If you’re an established builder, you probably already have a list of go-to subcontractors to handle every board, pipe, wire, window and everything else that goes into a project. Or perhaps you have a general contractor to handle most of it – and chances are, you’re guarding his or her phone number as if it were pirate’s gold.

Of course, there always comes a time when you do need a new subcontractor. Maybe you’re just getting established in home construction, branching out to new regions, or replacing someone who’s booked up – subcontractors are extremely busy right now. Many good tradespeople left the industry during the pandemic, and builders now have to dedicate more time to finding and vetting new ones.

With everyone so busy, where do you start your search? Then, how do you vet the people you find? Here are a few tips to get you started. Matt Risinger, host of The Build Show, and Paul Evans, VP of Millwork and Innovation at Builders FirstSource, discussed this topic in a recent webinar.


Construction is a relationships business. When you find people you like working with, you hold on tight. Some of it might be stubborn loyalty, but it also makes sense: why take a chance on someone new when you have a proven entity that you know will do good work? Trust is essential if something goes sideways, which we all know it sometimes does, no matter how carefully we plan. Strong, lasting relationships can help calm the waters – protecting you, your subcontractors and everyone involved.

As Risinger puts it: “I have very long-term relationships with my trades. They trust me and I trust them. If I have a sub who makes a mistake, I take care of them. I make sure they’re not left high and dry. If I have a sub who makes a mistake on a bid, I make sure they’re made whole. Because I want to make sure they’re around for that next job. As I’ve done that over the years, that’s bought me a lot of loyalty. Now, I’ve got trades that have been with me for more than a decade, and that makes a big difference.”


“Don’t expect to make a phone call and have other builders give up their secrets,” said Risinger, discussing how he protects his trades. “If I have an ‘A’ sub who only works for other ‘A’ builders, I don’t know if you’re an ‘A’ builder asking me, so I’m hesitant. I’m reserved to give up one my trusted trades because, frankly, I don’t want them to not get paid, and then all of a sudden they’re in dire straits, and that affects my job.” Recommendations cut both ways, after all. Builders are recommending you to their trades as much as recommending trades to you.

Expect to do some sleuthing instead. You can do some research online to see who has favorable reviews and recommendations, but better yet, drive to local jobsites and see who your competitors are using. The work you see might speak for itself.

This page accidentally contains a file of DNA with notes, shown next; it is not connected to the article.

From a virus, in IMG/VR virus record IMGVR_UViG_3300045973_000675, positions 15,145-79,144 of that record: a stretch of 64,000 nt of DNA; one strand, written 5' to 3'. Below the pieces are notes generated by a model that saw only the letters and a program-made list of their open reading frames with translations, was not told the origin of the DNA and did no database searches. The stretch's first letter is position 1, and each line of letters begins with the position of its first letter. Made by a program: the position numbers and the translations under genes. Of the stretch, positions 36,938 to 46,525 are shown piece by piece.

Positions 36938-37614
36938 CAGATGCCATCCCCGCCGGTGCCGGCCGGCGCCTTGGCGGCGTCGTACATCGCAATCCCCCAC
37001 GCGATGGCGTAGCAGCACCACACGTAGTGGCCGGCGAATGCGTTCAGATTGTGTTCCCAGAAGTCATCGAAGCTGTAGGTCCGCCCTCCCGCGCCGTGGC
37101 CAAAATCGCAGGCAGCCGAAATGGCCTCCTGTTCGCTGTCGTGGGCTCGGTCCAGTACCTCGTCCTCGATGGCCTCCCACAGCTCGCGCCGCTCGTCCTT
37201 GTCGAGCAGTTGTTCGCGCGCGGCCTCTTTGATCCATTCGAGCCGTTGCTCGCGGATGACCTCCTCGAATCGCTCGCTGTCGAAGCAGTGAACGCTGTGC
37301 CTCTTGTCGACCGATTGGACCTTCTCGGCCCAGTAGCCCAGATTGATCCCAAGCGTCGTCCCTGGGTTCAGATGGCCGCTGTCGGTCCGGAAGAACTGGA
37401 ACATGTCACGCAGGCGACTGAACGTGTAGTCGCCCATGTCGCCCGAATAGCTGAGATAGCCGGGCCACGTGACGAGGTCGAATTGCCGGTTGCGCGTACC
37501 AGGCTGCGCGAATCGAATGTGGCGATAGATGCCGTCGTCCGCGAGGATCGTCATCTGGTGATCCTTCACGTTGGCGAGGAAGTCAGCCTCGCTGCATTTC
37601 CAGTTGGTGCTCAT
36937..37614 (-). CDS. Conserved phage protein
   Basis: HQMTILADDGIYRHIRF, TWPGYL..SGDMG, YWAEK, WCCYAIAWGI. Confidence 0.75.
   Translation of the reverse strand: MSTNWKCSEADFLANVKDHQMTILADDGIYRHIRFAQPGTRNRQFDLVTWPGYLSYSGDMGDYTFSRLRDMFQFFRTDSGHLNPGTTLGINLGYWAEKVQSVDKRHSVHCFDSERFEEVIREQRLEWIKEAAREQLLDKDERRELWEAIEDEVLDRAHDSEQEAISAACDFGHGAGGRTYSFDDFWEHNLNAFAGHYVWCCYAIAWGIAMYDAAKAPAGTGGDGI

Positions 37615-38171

Walking jobsites is a great way to see the quality of a subcontractor’s work. Once you’ve made contact, ask if you can take a closer look and see if they can direct you to other jobs they’re currently doing, or where you could see their finished work.

You should also be sure to ask for at least three references from builders, even if you only call one or two. “Ask pointed questions like how are they doing on their warranty and punch list,” Risinger recommends. “Builders will be honest with other builders.”

Paul Evans, VP of Millwork and Innovation at Builders FirstSource, recommends another way for builders to ensure they're protected: “Go to your lumber and millwork suppliers and ask if they do turnkey, because then you can control the whole thing, from initial materials drop to when it’s going to be completed.”

With turnkey suppliers such as Builders FirstSource, you can combine materials and labor, avoiding the stress of ordering products and scheduling labor separately or juggling multiple bids and bills. You get a guaranteed price for the whole project upfront, and pay only after inspections are complete and your green tag is in hand. There’s also no blame game to play, because the materials and installation are all done by one company.

“When you do have a guaranteed item, we’re not going to leave you high and dry, we’re going to be there for you,” Evans points out. BFS employs qualified and insured installers to minimize callbacks and punch list items, and their field supervisors do the quality assurance and inspections for you to guarantee the job meets your expectations, so you can be confident the work will be done correctly – with one point of contact to fix any concerns.

However you choose to find your next subcontractor, remember the rule of relationships. Treat them well and look out for them. Chances are, they’ll come through for you, on this job and many to come.

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